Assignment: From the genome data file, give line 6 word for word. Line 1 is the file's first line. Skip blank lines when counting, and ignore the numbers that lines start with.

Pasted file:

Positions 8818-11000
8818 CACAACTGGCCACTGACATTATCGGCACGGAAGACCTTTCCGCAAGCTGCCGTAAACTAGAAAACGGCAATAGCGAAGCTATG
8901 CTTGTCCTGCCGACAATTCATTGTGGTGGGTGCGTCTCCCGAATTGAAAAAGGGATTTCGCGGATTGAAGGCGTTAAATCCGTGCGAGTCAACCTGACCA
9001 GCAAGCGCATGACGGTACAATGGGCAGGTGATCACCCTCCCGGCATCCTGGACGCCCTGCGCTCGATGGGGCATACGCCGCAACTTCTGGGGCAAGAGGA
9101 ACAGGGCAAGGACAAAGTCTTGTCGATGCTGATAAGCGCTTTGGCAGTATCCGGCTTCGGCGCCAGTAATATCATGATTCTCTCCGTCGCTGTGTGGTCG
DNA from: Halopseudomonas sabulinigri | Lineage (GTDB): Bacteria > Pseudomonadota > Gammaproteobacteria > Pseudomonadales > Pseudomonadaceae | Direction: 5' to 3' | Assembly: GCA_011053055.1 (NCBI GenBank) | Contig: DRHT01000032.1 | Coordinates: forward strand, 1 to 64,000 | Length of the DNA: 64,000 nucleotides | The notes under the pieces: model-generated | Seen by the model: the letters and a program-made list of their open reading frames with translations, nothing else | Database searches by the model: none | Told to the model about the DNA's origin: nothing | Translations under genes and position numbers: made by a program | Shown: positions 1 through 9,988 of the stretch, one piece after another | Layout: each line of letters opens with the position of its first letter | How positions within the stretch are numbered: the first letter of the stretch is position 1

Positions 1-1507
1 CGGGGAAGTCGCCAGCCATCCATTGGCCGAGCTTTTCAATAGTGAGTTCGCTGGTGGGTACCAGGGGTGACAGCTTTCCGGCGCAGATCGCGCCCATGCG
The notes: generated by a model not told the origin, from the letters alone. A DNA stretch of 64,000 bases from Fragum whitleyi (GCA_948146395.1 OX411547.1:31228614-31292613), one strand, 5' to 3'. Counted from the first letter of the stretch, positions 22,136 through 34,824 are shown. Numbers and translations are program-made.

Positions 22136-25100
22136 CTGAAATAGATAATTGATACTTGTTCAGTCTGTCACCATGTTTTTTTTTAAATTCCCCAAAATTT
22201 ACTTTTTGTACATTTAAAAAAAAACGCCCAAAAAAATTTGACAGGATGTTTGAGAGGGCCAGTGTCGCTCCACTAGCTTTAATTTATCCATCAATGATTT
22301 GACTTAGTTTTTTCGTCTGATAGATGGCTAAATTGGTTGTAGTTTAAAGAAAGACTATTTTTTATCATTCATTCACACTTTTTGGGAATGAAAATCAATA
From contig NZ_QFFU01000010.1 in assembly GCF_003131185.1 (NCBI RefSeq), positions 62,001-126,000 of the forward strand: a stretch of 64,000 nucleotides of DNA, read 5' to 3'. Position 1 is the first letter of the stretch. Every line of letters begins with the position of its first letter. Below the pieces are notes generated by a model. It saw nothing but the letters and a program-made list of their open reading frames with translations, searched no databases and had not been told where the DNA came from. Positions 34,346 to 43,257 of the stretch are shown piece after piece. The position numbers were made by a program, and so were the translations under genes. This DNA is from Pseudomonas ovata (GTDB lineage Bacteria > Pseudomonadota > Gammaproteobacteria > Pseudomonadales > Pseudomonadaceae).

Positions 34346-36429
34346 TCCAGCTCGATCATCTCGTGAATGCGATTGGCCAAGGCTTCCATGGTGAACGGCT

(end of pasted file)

DNA from: Halopseudomonas sabulinigri | Lineage (GTDB): Bacteria > Pseudomonadota > Gammaproteobacteria > Pseudomonadales > Pseudomonadaceae | Direction: 5' to 3' | Assembly: GCA_011053055.1 (NCBI GenBank) | Contig: DRHT01000032.1 | Coordinates: forward strand, 1 to 64,000 | Length of the DNA: 64,000 nucleotides | The notes under the pieces: model-generated | Seen by the model: the letters and a program-made list of their open reading frames with translations, nothing else | Database searches by the model: none | Told to the model about the DNA's origin: nothing | Translations under genes and position numbers: made by a program | Shown: positions 1 through 9,988 of the stretch, one piece after another | Layout: each line of letters opens with the position of its first letter | How positions within the stretch are numbered: the first letter of the stretch is position 1